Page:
Stream nitrogen uptake dynamics from ambient to saturation across development gradients, stream network position, and seasons
McNamara, Rebecca Anne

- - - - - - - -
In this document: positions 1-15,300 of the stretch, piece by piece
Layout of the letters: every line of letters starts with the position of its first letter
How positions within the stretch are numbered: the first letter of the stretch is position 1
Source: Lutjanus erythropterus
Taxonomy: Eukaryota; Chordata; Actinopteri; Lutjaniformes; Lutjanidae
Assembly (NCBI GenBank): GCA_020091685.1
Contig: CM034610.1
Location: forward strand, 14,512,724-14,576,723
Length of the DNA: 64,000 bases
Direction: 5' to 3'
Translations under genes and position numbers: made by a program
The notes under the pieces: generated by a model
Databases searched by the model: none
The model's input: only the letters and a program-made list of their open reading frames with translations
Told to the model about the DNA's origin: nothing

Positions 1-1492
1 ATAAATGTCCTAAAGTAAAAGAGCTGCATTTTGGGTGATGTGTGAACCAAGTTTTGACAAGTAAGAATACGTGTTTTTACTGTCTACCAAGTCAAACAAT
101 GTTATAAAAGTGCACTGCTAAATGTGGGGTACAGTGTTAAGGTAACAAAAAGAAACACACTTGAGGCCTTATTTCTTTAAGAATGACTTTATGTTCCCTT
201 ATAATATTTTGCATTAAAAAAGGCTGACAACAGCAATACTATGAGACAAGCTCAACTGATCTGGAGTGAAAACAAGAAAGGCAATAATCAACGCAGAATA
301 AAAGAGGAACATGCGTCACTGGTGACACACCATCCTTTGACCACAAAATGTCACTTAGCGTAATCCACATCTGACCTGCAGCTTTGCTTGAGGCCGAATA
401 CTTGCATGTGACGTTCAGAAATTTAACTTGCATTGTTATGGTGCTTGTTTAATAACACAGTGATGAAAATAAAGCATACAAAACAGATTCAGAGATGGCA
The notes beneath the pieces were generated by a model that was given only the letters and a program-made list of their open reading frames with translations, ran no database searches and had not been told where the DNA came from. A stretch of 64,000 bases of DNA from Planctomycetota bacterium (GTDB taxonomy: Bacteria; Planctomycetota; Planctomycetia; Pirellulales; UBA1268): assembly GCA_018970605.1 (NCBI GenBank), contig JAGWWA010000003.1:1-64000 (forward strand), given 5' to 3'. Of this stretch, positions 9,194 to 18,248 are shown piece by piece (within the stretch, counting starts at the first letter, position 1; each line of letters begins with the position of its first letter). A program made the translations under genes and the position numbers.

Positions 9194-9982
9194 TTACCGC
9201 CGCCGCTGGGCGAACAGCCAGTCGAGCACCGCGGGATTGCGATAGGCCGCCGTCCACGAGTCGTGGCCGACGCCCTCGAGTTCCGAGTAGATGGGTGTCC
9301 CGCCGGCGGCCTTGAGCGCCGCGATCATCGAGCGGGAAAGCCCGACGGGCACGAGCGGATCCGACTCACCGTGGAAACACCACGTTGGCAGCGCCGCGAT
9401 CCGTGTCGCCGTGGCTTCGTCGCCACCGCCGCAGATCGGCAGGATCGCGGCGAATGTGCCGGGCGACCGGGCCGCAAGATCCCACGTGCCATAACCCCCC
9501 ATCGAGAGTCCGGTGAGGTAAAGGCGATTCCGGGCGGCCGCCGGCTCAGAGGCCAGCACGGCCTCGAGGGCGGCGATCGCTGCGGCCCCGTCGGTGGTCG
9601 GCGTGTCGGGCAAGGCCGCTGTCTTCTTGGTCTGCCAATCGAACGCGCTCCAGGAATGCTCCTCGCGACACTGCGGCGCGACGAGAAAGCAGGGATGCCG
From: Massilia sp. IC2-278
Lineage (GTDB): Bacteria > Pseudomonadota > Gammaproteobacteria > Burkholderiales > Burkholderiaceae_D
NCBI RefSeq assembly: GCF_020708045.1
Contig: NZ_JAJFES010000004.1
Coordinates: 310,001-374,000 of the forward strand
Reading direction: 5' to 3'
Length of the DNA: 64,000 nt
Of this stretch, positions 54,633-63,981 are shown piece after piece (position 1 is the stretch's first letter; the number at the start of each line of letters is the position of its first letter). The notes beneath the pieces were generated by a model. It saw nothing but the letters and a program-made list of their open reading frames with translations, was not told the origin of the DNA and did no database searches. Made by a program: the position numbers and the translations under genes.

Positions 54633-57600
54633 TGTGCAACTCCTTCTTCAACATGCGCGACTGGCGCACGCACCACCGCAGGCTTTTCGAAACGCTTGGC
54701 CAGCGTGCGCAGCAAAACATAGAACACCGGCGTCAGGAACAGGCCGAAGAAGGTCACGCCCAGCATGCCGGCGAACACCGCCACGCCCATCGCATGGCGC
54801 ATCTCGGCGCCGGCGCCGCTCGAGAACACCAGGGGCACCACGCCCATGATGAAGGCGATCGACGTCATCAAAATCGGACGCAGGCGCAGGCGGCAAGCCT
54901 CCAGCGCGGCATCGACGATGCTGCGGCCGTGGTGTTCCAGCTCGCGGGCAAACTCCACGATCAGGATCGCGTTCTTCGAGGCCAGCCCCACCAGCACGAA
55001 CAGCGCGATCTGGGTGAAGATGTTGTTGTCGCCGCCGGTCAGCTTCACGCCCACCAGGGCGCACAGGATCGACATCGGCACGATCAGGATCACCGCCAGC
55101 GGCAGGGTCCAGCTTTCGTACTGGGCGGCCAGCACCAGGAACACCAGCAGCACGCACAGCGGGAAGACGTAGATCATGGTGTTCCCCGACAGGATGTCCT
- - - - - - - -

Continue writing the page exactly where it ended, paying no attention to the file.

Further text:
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The balance between stream nitrogen (N) loading and retention determines stream network nutrient export dynamics. Nutrient retention can be altered due to changes in hydrology, nutrient loading, and biological community response to increased nutrient availability. We quantified physical and biological contributions to total nutrient retention and determined biological uptake kinetics from ambient to saturation across six stream reaches across the West Fork Gallatin Watershed (a 1st to 4th order, headwater, 240 km² watershed) which has experienced rapid exurban, resort development leading to increased watershed nutrient loading over the last four decades. We conducted 17 stream tracer experiments (constant-rate and instantaneous additions) using both conservative (chloride (Cl)) and biologically active (nitrate (NO 3-N)) tracers across a range of watershed areas (WA), stream discharges, seasons, development intensities, and ambient NO 3-N concentrations, reflecting varying degrees of development and upland nutrient loading (i.e., wastewater effluent). Ambient uptake (U amb) was calculated and Michaelis-Menten kinetic models were used to quantify maximum areal uptake rates (U max) and half-saturation constants (K m) for each experimental reach. In the West Fork Gallatin Watershed, the majority of added NO 3-N was physically retained within stream reaches of smaller WA with decreasing physical retention as WA increased. However, as WA increased, biological retention of added NO 3-N became increasingly important and exceeded physical retention in the two largest watersheds. Further, U amb and U max values increased with greater WA, and U max was greatest in the summer and lowest in the winter. Our results demonstrated that nutrient uptake variability between stream reaches was related to WA, discharge, ambient NO 3-N concentration, and season. Although some streams in the watershed no longer appear to be functioning at pre-development levels, none demonstrated saturation with respect to NO 3-N, yet with continued development and increased loading, nutrient saturation could occur. We suggest that quantifying physical and biological contributions to total retention and determining uptake kinetics from ambient to saturation over space, time, and development intensities can yield new insight into the capacity of stream networks to buffer nutrient loading.